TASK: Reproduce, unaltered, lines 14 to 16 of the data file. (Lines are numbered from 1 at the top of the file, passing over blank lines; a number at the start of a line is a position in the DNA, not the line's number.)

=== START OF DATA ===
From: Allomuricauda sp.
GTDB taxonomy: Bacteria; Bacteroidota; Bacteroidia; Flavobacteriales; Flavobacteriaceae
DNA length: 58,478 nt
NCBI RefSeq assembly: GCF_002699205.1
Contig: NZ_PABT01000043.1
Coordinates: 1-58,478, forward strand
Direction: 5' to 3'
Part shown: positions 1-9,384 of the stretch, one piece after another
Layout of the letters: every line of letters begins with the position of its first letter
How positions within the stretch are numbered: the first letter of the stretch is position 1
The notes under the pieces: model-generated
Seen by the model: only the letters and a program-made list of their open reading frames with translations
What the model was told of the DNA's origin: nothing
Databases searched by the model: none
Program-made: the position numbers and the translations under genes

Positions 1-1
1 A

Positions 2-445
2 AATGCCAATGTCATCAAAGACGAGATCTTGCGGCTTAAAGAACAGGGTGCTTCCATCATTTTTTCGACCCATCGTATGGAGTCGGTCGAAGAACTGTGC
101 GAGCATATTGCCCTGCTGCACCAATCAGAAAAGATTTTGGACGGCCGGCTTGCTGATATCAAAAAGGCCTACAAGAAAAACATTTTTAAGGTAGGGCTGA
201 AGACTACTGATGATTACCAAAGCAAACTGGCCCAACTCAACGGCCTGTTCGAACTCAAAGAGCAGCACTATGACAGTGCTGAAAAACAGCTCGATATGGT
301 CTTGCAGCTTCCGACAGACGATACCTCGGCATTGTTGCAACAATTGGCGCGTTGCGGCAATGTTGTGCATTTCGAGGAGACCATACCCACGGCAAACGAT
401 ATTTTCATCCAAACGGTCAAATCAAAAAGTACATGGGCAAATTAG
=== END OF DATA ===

Databases searched by the model: none
Program-made: the position numbers and the translations under genes

Positions 1-1